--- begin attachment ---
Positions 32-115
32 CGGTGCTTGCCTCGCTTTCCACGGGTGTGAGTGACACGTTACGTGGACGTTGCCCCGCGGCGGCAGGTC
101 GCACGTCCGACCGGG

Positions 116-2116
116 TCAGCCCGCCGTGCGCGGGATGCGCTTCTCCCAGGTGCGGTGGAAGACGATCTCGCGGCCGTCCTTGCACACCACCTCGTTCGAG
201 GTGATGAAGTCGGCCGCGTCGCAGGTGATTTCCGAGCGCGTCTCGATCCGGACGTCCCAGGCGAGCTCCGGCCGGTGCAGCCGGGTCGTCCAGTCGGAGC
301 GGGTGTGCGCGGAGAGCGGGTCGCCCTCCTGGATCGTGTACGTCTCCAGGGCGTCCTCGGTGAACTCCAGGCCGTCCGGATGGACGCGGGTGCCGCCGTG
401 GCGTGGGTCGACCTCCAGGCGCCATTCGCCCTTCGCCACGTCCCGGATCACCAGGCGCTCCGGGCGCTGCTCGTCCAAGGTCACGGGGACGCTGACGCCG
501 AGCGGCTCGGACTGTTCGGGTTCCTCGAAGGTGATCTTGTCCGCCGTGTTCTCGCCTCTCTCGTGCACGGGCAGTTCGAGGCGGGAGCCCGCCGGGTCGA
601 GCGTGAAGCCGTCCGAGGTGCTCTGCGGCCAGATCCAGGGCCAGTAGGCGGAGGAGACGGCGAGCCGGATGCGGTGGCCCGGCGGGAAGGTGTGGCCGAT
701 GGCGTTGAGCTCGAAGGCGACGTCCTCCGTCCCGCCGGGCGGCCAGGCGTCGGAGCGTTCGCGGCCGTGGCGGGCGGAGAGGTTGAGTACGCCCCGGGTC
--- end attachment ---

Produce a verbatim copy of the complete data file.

Positions 32-115
32 CGGTGCTTGCCTCGCTTTCCACGGGTGTGAGTGACACGTTACGTGGACGTTGCCCCGCGGCGGCAGGTC
101 GCACGTCCGACCGGG

Positions 116-2116
116 TCAGCCCGCCGTGCGCGGGATGCGCTTCTCCCAGGTGCGGTGGAAGACGATCTCGCGGCCGTCCTTGCACACCACCTCGTTCGAG
201 GTGATGAAGTCGGCCGCGTCGCAGGTGATTTCCGAGCGCGTCTCGATCCGGACGTCCCAGGCGAGCTCCGGCCGGTGCAGCCGGGTCGTCCAGTCGGAGC
301 GGGTGTGCGCGGAGAGCGGGTCGCCCTCCTGGATCGTGTACGTCTCCAGGGCGTCCTCGGTGAACTCCAGGCCGTCCGGATGGACGCGGGTGCCGCCGTG
401 GCGTGGGTCGACCTCCAGGCGCCATTCGCCCTTCGCCACGTCCCGGATCACCAGGCGCTCCGGGCGCTGCTCGTCCAAGGTCACGGGGACGCTGACGCCG
501 AGCGGCTCGGACTGTTCGGGTTCCTCGAAGGTGATCTTGTCCGCCGTGTTCTCGCCTCTCTCGTGCACGGGCAGTTCGAGGCGGGAGCCCGCCGGGTCGA
601 GCGTGAAGCCGTCCGAGGTGCTCTGCGGCCAGATCCAGGGCCAGTAGGCGGAGGAGACGGCGAGCCGGATGCGGTGGCCCGGCGGGAAGGTGTGGCCGAT
701 GGCGTTGAGCTCGAAGGCGACGTCCTCCGTCCCGCCGGGCGGCCAGGCGTCGGAGCGTTCGCGGCCGTGGCGGGCGGAGAGGTTGAGTACGCCCCGGGTC